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Fender Tremorcaster is a very big guitar. In fact it's so big that it
has to lie on the ground horizontally and requires two teams of
people to play it.
Its strings take the form of strong metal wires on which the first
team of players walk along, pressing their feet down to force the
into making contact with the frets. Chords are played by a
choreographed repositioning of the various player's feet.
The second team operate the plectrums, which consist of heavy
shovel-like instruments swung in a co-ordinated action like that of
ringers, to strike the strings and release the notes or chords.
More agile athletic players can run up and down the strings rapidly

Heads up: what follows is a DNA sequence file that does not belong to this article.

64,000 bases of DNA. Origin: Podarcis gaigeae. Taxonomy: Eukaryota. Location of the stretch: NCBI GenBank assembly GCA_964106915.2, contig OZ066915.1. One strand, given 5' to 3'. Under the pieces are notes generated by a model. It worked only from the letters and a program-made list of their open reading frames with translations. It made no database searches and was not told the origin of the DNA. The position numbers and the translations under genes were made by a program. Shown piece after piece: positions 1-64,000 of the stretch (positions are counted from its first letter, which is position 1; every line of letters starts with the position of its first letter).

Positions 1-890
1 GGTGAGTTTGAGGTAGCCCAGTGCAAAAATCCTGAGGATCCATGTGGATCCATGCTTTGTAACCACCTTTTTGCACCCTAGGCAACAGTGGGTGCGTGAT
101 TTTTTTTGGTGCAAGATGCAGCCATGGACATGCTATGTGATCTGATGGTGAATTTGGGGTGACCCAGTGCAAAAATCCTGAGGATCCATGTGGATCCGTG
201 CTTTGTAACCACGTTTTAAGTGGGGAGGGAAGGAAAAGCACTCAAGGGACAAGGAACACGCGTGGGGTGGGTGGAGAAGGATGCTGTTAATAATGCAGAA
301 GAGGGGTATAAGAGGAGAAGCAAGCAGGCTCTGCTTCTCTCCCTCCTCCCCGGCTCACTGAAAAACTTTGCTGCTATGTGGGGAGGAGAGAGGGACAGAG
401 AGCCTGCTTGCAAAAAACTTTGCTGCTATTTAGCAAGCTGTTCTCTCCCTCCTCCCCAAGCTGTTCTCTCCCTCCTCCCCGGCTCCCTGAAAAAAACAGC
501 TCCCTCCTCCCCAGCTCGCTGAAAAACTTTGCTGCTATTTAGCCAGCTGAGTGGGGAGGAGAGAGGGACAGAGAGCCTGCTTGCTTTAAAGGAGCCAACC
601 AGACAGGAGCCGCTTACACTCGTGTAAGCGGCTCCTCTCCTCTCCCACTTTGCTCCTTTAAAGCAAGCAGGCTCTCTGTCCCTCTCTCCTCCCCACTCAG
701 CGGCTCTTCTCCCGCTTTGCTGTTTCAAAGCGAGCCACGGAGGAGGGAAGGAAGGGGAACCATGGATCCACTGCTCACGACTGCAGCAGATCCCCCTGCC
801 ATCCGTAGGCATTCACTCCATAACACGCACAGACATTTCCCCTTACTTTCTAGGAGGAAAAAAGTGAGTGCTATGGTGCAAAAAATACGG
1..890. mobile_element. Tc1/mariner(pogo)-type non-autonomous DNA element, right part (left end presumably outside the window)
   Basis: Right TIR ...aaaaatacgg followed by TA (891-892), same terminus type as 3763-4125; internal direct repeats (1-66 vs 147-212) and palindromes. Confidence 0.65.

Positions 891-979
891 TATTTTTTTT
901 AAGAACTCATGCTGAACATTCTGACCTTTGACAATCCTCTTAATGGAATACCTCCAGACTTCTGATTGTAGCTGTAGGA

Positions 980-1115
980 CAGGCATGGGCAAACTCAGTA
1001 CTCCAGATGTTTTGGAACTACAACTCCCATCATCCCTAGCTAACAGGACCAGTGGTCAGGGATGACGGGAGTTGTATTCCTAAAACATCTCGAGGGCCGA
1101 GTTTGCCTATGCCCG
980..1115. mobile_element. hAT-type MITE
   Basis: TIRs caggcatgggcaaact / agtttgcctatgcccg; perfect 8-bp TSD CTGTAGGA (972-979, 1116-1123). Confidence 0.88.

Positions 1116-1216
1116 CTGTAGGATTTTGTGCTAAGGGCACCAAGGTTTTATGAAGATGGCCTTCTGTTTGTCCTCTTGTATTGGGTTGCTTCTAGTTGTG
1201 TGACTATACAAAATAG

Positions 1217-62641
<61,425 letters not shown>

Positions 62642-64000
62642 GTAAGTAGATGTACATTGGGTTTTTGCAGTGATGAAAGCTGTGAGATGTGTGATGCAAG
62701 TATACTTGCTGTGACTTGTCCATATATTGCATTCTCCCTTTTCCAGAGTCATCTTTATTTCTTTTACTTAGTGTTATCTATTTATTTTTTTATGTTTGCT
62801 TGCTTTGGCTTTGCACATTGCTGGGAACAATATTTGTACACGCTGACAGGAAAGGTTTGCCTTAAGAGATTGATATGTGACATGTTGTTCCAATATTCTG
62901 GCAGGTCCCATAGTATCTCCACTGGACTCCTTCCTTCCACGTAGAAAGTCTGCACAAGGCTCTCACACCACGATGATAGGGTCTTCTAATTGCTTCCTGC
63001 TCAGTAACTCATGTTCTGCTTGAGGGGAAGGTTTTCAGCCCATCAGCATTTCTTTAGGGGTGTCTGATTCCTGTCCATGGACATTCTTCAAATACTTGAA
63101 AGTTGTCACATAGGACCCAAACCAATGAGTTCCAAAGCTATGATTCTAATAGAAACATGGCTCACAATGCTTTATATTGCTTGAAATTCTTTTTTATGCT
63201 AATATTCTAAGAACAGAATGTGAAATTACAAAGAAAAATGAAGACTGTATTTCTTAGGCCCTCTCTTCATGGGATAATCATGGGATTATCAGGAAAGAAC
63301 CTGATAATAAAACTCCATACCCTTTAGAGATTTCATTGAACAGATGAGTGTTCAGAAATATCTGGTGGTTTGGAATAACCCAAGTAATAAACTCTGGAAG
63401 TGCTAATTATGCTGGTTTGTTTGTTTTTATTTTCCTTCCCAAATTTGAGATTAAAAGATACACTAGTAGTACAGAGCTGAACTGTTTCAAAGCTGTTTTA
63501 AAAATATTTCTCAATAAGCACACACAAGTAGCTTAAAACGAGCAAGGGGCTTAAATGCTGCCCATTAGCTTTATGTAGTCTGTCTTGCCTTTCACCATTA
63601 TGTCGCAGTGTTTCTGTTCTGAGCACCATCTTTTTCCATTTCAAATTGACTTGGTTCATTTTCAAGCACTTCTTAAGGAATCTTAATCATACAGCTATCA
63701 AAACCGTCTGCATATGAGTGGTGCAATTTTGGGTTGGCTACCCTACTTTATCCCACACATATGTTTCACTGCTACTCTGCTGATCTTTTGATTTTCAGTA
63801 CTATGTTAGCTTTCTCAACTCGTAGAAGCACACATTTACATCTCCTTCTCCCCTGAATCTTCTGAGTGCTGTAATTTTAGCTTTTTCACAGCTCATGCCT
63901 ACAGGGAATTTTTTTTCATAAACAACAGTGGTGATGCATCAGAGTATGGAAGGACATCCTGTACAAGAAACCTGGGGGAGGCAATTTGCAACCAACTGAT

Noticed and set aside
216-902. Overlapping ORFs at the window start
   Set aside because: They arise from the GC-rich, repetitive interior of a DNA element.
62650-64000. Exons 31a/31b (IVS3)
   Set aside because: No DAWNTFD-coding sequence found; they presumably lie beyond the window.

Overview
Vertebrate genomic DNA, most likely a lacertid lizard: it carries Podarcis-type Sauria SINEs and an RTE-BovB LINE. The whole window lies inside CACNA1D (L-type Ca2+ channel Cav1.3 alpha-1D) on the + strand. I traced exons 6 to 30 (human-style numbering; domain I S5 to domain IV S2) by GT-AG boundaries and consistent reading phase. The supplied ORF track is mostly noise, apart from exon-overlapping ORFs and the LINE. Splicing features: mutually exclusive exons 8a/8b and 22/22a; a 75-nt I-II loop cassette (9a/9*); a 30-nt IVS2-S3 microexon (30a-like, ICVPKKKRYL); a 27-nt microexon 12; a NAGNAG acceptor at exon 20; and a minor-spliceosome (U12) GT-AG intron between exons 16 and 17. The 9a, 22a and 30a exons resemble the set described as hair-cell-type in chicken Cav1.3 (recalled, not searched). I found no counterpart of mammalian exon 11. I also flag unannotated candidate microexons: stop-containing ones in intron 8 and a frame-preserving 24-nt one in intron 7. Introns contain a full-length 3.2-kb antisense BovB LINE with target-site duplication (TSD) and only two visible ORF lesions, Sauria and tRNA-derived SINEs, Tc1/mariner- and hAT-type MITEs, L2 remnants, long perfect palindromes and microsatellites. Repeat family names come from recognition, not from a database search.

to create riffs and solos.
Fender Tremorcaster also comes in acoustic form and is
accompanied by an appropriate amplification system - Marshall
Mammoths. Ear defenders are strongly recommended for all those
participants playing the Tremorcaster.
[FlyingToaster, Mar 29 2016]
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||Since the frequency of a string is inversely proportional to its length and the square root of its mass per unit length and proportional to its tension, unless it has a lot of tension (which would mean your fretters had better not just be on foot, but, say, mounted on elephants), the aptly named Tremorcaster is gonna be so low-pitched itd be appreciated only by, say, blue whales.
||Which is not uncool, especially if you could not only get whales to listen to it, but to play it.
||Weren't these popular during the big band era?
||[CraigD] - My technicians will take care of all of that, and I give them full access to the entire contents of our extensive smoke and mirror laboratory.